The theories regarding the origin of the name are all over the place. Some are literal, such as the one that attributes it to the apple vendors who littered the streets during the Depression. Others are bawdy, referring to the girls at Madame Eve's renowned 19th century brothel at 42 Bond Street. (Was Adam a regular client?)
But it was a sportswriter for the New York Morning Telegraph by the name of John J. Fitz Gerald who is probably most often credited with popularizing the nickname.
Fitz Gerald heard it from two African-American stable boys at the New Orleans Fair Grounds in the early 1920s. At the time the slang used by jockeys and trainers referred to big money prizes as a "big apple." New York's racetracks offered big money, so New York was where the biggest apple could be found.
Fitz Gerald began using the term in the title of his racing column, Around the Big Apple, on February 18, 1924. The term caught on with jazz musicians in the 1930s and '40s. There was even a dance named the Big Apple that became a hit. But it all fizzled out – until 1971, when the "I (love) NY" campaign to revitalize tourism brought "Big Apple" back as a way to make New York more shiny, polished, and approachable. The campaign is still running today, and the Big Apple looks better than ever.
8 ... 7 ... 6 ... 5 ... 4 ... 3...
In 1904, The New York Times moved its offices and operation to Longacre Square. Once lined by brownstones, the square had deteriorated into a red-light district. The newspaper's new building was the second tallest in Manhattan and stood as a symbol for a new era. To celebrate, the Times held a New York's Eve event, and came up with an idea to commemorate the arrival of the new year: the ball drop ceremony. And Longacre became Times Square.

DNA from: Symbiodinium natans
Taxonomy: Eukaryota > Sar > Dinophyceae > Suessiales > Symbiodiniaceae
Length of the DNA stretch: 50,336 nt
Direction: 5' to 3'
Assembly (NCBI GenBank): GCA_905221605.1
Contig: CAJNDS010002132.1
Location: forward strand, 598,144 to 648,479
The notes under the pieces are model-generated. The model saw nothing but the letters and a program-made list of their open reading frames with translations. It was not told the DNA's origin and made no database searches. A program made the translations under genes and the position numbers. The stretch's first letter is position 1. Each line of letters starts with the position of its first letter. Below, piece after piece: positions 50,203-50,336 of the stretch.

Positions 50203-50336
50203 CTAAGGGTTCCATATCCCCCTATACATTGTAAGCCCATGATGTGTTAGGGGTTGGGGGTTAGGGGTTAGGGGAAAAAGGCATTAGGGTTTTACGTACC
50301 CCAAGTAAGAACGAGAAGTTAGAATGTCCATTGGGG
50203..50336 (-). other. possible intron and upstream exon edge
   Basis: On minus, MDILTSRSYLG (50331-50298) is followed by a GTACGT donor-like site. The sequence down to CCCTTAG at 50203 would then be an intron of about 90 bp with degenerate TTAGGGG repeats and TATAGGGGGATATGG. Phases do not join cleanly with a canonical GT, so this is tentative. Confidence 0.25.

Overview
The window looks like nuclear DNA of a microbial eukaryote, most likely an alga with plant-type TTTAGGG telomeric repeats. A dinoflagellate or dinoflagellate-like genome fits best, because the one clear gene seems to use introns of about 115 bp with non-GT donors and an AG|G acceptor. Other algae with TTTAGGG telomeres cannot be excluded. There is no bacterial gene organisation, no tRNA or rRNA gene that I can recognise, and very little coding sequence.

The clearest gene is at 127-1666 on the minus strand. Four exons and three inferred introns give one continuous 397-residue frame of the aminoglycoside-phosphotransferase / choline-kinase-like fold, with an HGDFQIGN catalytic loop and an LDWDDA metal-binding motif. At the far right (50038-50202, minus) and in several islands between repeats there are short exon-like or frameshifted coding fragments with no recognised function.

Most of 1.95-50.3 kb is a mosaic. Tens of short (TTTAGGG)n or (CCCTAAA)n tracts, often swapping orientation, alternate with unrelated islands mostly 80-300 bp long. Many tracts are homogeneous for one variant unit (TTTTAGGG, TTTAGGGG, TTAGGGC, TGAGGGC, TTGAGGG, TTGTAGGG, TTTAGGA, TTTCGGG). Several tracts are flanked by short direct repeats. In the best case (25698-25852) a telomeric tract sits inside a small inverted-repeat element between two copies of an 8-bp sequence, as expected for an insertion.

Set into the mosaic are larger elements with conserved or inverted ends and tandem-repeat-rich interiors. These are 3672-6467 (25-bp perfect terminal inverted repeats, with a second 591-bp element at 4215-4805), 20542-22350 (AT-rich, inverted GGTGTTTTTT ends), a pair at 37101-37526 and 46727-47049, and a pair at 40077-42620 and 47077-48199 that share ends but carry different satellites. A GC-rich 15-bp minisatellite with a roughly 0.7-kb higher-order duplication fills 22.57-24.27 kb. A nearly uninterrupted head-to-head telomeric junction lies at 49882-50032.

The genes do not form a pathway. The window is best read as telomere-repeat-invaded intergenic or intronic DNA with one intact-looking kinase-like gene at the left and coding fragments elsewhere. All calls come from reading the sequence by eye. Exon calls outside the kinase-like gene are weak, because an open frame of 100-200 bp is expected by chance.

Please make your way to one of the three Visitor Centers to exchange your voucher: 1) 777 8th Avenue, between 47th and 48th Streets. 2) Street level entrance of Port Authority Bus Terminal on 42nd Street, just off the corner of 8th Avenue. 3) 1540 Broadway (between 45th and 46th Streets), at Planet Hollywood/ Buca di Beppo 4) Visitors Center in Times Square: Lobby of Ripley’s Believe It or Not, 234 West 42 Street, between 7th and 8th Avenues.
Tour duration is an approximation- hop on and off throughout the day at your leisure. Please note that entrance fees to additional sites are not included.
This tour is suitable for travelers with limited mobility, able to get in and out of the coach without assistance. This tour is wheelchair accessible. Participation in any activity at any stop is at each person's discretion.
Boat Tour, Bus Tour, Family Friendly, Budget
Open top double decker buses with plexiglas in the winter depending on conditions.
Tour Participation Requirements
This experience is rated mild. To participate fully, you may be required to walk over primarily even surfaces at a leisurely pace. You may encounter a limited number of steps, cobblestones, or uneven surfaces, and you may have to stand for extended periods of time.
Suitable for all ages.
Special Medical Restriction
There are some buses with wheelchair accessible ramps and two wheelchair designated bays. There is storage for collapsible wheelchairs. There is lower level priority seating for disabled passengers. The Ferry is not wheelchair accessible.
This tour is non-refundable once purchased due to certain booking restrictions.